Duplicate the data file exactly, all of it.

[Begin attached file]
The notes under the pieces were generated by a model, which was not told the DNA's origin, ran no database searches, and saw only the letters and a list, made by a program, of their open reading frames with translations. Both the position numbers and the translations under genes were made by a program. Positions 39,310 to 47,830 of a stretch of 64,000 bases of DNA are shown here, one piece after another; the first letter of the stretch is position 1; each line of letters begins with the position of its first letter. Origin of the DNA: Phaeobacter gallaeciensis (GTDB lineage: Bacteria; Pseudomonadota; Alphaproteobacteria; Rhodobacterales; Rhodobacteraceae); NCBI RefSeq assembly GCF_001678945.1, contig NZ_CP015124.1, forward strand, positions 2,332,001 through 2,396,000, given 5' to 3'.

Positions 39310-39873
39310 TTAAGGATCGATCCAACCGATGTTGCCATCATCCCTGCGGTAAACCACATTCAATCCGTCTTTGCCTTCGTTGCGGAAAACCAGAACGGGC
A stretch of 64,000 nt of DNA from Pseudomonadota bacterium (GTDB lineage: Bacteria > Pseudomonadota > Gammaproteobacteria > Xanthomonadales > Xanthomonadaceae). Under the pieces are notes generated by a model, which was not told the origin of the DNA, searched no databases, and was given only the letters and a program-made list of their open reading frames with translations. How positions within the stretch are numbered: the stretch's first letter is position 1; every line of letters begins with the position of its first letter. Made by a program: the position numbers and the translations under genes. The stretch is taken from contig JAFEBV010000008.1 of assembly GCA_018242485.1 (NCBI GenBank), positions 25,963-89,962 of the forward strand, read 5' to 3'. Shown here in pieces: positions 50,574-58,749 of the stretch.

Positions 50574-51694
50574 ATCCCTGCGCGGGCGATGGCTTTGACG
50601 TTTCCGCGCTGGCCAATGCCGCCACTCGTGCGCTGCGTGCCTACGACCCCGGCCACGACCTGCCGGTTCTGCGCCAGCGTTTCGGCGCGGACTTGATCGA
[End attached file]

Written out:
The notes under the pieces were generated by a model, which was not told the DNA's origin, ran no database searches, and saw only the letters and a list, made by a program, of their open reading frames with translations. Both the position numbers and the translations under genes were made by a program. Positions 39,310 to 47,830 of a stretch of 64,000 bases of DNA are shown here, one piece after another; the first letter of the stretch is position 1; each line of letters begins with the position of its first letter. Origin of the DNA: Phaeobacter gallaeciensis (GTDB lineage: Bacteria; Pseudomonadota; Alphaproteobacteria; Rhodobacterales; Rhodobacteraceae); NCBI RefSeq assembly GCF_001678945.1, contig NZ_CP015124.1, forward strand, positions 2,332,001 through 2,396,000, given 5' to 3'.

Positions 39310-39873
39310 TTAAGGATCGATCCAACCGATGTTGCCATCATCCCTGCGGTAAACCACATTCAATCCGTCTTTGCCTTCGTTGCGGAAAACCAGAACGGGC
A stretch of 64,000 nt of DNA from Pseudomonadota bacterium (GTDB lineage: Bacteria > Pseudomonadota > Gammaproteobacteria > Xanthomonadales > Xanthomonadaceae). Under the pieces are notes generated by a model, which was not told the origin of the DNA, searched no databases, and was given only the letters and a program-made list of their open reading frames with translations. How positions within the stretch are numbered: the stretch's first letter is position 1; every line of letters begins with the position of its first letter. Made by a program: the position numbers and the translations under genes. The stretch is taken from contig JAFEBV010000008.1 of assembly GCA_018242485.1 (NCBI GenBank), positions 25,963-89,962 of the forward strand, read 5' to 3'. Shown here in pieces: positions 50,574-58,749 of the stretch.

Positions 50574-51694
50574 ATCCCTGCGCGGGCGATGGCTTTGACG
50601 TTTCCGCGCTGGCCAATGCCGCCACTCGTGCGCTGCGTGCCTACGACCCCGGCCACGACCTGCCGGTTCTGCGCCAGCGTTTCGGCGCGGACTTGATCGA